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A 19-year-old HIV-positive man was referred to the ENT (ear, nose and throat) team with dysphagia and intermittent hearing loss. He had a CD4 count of 70 cells/mm3 (9%) and was receiving antiretroviral treatment (Raltegravir and Truvada). He had known Kaposi's sarcoma (KS) skin lesions on the neck and arms, and a left-sided level 5 neck node biopsy was positive for KS.
He gave a 2-week history of dysphagia at the level of the hyoid bone, as well as intermittent episodes of haemoptysis and haematemesis. He also described bilateral intermittent hearing loss over 2 weeks.
On examination there were large, irregular lesions on both tonsils, which clinically appeared to be KS (figure 1). There were several firm lymph nodes in the posterior triangle of the neck bilaterally and in the left supraclavicular fossa. Both tympanic membranes were dull and retracted. Flexible nasoendoscopy revealed a large adenoid pad with the appearance of a Kaposi's lesion (figure 2) and the hypopharynx and larynx were clear. An audiogram showed a bilateral conductive hearing loss and tympanograms were flat, in keeping with bilateral glue ear.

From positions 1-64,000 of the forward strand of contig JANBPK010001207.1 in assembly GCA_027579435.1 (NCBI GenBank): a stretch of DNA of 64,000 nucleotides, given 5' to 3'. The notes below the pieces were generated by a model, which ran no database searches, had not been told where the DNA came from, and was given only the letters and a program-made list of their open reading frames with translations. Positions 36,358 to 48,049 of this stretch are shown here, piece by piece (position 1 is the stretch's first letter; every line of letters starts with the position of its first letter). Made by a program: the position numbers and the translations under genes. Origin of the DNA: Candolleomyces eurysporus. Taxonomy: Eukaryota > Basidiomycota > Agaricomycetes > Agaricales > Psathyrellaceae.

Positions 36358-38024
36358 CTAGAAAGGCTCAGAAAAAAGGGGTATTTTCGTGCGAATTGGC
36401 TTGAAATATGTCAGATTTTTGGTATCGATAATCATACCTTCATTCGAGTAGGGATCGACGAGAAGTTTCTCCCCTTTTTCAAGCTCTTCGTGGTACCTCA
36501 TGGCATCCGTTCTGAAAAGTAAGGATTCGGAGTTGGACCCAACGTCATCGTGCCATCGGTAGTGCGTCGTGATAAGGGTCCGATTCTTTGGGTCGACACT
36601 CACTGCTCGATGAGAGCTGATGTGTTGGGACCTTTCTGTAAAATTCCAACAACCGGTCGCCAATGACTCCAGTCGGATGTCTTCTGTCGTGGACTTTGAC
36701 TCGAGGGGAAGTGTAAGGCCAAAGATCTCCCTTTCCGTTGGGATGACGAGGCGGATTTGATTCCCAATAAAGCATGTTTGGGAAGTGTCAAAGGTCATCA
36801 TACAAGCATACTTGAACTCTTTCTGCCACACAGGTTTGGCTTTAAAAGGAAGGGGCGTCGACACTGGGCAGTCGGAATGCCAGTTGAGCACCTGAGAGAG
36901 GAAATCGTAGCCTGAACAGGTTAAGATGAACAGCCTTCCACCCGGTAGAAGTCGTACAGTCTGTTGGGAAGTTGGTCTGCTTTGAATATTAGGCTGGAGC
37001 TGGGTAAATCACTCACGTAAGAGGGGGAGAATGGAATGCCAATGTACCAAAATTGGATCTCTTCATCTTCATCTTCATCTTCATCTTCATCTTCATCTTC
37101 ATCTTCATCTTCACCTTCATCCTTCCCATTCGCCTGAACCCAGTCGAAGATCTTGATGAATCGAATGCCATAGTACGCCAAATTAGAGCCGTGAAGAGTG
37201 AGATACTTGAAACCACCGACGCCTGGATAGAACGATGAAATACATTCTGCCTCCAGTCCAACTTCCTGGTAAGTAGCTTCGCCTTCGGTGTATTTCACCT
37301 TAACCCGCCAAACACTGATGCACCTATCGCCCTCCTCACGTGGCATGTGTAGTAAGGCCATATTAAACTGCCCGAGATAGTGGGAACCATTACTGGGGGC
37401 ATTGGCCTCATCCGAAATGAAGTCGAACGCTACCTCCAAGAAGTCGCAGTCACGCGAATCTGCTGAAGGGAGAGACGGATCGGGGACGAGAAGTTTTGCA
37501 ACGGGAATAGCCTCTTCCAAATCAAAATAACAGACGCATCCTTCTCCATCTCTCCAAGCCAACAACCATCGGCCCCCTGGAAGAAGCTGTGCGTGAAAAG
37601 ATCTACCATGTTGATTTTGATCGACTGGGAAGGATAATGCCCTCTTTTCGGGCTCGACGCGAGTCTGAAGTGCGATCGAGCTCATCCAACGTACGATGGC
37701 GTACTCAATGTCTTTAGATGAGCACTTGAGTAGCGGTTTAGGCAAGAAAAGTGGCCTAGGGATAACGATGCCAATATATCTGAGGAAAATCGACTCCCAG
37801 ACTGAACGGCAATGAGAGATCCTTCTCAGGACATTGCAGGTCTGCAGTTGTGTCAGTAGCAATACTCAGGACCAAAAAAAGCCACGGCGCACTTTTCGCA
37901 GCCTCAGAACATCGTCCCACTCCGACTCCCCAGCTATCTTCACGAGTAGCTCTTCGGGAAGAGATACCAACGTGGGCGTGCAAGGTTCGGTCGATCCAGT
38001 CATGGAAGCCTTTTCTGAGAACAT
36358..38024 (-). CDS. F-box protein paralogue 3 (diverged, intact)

A histological diagnosis was not made on the adenoid and tonsils given the clear clinical diagnosis and because it would not change the patient's management. The patient was proceeding to have liposomal doxorubicin treatment.
Kaposi's sarcoma can affect the tonsils in HIV-positive patients.
Consider Kaposi's lesions in the oropharynx as a possible cause of dysphagia in an HIV-positive patient.
Contributors Article devised and written by the corresponding author.
Competing interests None declared.
Patient consent Obtained.
Provenance and peer review Not commissioned; externally peer reviewed.
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